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PostPosted: Thu Jul 07, 2011 12:04 pm 
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Okay, I own a pretty nice wooden soprano recorder. I took it out this morning to do some Baroque stuff and the labium is splintering into pieces!!
I am about ready to tear my hair out! Is there any way I can fix it or at least stop it from getting worse? Please Help! :cry: :cry: :cry:

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PostPosted: Thu Jul 07, 2011 12:15 pm 
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Too many humidity cycles.

I'd guess it's had it, but you could try oiling the labium.

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PostPosted: Thu Jul 07, 2011 2:29 pm 
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Sorry to hear that. Thank goodness it was only a soprano recorder though! :evil:

I know Mollenhauer state that the labium should not be oiled, but I've always oiled them, for fear of this happening.

I'm afraid there isn't much you can do to restore it, as it is the integral part of the head joint. It might make nice parts for another recorder?


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PostPosted: Fri Jul 08, 2011 1:37 am 
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If it's already splintered there's not much you can do, it's probably a write off. But you could try sealing it with a superglue or varnish, then filing it flat with a very fine file - like a diamond fingernail file. Best to knock the block out before doing any filing.

BTW - the labium should be oiled for this very reason, since the endgrain of a very shallow piece of wood is taking a lot of humidity when you're playing the instrument.

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PostPosted: Fri Jul 08, 2011 8:18 am 
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Sorry to hear about your loss, but at least you have a good reason to buy a nice new one.

I've never understood, and therefore have never followed, the advice to not oil the labium. I can see being very cautious not to over-oil, but it seems to me to be the most vulnerable part.

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PostPosted: Fri Jul 08, 2011 10:04 am 
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I tried oiling a couple of recorder labiums recently, on the thinking that even if it made them sound worse, the oil would eventually go away (I don't use drying oils).

No difference to one, the other did sound worse - it has a tendency to splutter, presumably because of water droplets.

Now I just have to wait.

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PostPosted: Fri Jul 08, 2011 10:38 am 
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That sounds like a lot of condensation - maybe you're not warming the instrument up enough before playing it? I've never experienced such a thing, even when playing my recorders cold.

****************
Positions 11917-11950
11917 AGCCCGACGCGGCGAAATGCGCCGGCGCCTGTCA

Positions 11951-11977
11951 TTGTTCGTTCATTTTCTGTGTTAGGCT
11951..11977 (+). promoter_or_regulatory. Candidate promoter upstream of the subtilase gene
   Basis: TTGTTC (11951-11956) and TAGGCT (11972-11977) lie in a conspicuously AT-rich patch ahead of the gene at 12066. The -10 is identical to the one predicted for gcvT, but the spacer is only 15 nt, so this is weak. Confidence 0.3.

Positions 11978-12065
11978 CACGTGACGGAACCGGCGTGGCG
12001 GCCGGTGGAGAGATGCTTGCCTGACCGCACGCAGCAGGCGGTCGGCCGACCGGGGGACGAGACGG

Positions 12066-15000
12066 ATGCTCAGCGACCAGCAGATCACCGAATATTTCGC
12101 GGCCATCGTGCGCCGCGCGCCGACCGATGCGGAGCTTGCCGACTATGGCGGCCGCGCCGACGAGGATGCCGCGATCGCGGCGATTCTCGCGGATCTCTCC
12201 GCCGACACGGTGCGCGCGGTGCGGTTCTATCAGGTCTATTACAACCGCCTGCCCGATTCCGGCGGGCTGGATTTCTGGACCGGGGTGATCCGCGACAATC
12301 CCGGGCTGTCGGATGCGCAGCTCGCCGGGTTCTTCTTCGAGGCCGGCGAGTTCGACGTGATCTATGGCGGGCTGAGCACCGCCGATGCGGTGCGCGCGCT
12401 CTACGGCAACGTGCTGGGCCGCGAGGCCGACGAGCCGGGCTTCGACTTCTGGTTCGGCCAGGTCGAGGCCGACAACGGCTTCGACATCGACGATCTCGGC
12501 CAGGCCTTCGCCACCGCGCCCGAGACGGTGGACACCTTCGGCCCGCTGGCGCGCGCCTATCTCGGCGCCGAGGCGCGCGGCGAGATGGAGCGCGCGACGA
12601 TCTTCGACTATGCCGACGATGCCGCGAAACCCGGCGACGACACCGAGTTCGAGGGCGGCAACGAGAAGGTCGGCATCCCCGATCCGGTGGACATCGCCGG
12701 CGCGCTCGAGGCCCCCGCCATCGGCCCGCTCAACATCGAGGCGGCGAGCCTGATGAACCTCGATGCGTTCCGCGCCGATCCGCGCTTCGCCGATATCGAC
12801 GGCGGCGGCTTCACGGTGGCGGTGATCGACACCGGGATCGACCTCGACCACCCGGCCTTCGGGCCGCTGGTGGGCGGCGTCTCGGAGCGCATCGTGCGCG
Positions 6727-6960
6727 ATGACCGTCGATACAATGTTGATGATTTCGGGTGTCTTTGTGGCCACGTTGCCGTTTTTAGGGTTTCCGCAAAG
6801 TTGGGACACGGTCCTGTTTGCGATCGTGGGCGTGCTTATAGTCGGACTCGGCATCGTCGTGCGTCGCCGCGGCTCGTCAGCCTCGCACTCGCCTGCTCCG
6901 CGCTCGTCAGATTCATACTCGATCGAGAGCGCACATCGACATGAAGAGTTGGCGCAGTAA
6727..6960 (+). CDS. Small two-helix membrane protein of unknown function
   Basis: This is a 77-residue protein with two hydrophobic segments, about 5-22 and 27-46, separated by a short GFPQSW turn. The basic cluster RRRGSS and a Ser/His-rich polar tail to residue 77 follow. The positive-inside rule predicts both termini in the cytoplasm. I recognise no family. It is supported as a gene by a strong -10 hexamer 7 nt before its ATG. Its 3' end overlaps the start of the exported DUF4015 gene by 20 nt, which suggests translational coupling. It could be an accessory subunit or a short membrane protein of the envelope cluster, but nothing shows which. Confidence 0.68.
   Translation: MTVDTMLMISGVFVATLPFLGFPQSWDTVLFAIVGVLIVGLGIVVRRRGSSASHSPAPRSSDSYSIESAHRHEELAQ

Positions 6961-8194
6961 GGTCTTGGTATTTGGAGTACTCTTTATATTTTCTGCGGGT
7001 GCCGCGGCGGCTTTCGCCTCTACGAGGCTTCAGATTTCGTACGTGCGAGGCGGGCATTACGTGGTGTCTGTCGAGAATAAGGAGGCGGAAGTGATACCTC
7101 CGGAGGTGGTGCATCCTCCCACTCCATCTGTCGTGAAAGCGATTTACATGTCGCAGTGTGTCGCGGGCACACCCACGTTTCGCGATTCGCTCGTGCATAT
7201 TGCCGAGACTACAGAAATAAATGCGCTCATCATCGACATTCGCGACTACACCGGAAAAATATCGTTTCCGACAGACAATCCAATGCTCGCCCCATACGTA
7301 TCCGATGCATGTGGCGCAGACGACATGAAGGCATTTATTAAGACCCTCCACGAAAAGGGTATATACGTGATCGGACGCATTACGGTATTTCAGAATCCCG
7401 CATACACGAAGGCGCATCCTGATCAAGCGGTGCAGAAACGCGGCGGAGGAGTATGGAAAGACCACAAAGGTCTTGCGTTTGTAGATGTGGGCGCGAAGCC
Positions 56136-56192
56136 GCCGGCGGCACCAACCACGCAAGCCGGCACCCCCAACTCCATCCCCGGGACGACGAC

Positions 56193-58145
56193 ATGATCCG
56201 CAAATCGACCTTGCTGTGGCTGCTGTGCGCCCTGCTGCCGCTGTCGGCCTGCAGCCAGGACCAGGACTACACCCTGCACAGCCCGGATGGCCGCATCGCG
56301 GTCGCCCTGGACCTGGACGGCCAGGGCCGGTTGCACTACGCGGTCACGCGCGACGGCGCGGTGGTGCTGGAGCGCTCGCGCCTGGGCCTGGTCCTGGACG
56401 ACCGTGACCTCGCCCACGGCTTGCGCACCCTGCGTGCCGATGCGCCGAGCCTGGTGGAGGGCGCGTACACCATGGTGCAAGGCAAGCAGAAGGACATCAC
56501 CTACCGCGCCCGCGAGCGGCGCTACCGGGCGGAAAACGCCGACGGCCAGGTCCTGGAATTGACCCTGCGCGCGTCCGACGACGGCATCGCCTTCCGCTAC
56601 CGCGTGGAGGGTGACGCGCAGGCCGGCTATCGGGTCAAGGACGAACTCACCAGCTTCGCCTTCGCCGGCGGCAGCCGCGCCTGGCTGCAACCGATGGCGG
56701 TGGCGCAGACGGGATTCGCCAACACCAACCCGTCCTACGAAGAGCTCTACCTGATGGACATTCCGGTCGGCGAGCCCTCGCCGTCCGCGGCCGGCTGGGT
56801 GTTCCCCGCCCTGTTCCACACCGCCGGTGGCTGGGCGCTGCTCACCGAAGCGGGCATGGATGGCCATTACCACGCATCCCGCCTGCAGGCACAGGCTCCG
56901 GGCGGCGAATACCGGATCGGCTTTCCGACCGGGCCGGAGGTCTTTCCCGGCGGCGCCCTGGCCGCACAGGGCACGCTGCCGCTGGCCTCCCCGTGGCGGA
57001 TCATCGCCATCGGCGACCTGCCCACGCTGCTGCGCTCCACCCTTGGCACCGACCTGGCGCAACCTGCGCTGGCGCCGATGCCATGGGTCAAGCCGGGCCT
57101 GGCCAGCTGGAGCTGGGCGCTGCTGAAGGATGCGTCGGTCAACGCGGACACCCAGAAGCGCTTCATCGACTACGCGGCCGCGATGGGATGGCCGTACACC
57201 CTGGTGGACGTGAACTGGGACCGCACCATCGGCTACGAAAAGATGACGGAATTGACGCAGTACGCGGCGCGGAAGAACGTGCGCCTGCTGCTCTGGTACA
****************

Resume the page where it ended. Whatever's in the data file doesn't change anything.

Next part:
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PostPosted: Tue Jul 12, 2011 4:15 pm 
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AH ME!!!!

I am now stuck with a plastic LMI recorder!

It's okay I guess....sturdy and withstandable against sitting....can't say much for the sound quality though....

Mabye I'll have a funeral for that nice wooden soprano. :( :( :(

I guess I better start shopping.Lol.

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PostPosted: Tue Jul 12, 2011 4:20 pm 
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How is it possible that you only have ONE wooden recorder?!

That's some discipline.

I like plastic for practice. Btw - Mollenhauer recommend you don't lubricate the labium with recorder oil - precisely for that reason: condensation on the labium is more likely to develop. Catch 22 huh? Don't oil it ... it disintegrates. Oil it ... condensation ... which reduces playing time on the recorder. This is one great reason to have a whole battery of recorders :)


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PostPosted: Tue Jul 12, 2011 4:26 pm 
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Only one wooden soprano recorder.

I'm certainly going to lubricate the labium on my next soprano. And on my other wooden instruments.

*sniff* I will miss that recorder terribly. It was a present from my dad.

I think I also have R.O.A.D. Recorder Obsesive Aquisition Disorder. LOL.
Must have an army recorders, my new law of life.lol.

I will replace tenfold the one I have lost. :D

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PostPosted: Tue Jul 12, 2011 5:04 pm 
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You're not going for a tenor recorder then?

I can't say anything floats my boat ... other than bass recorders. I'd like to try a great bass this time - or next time when i go to the Early Music Festival.

With bass recorders ... you just can't develop ROAD - they're too expensive!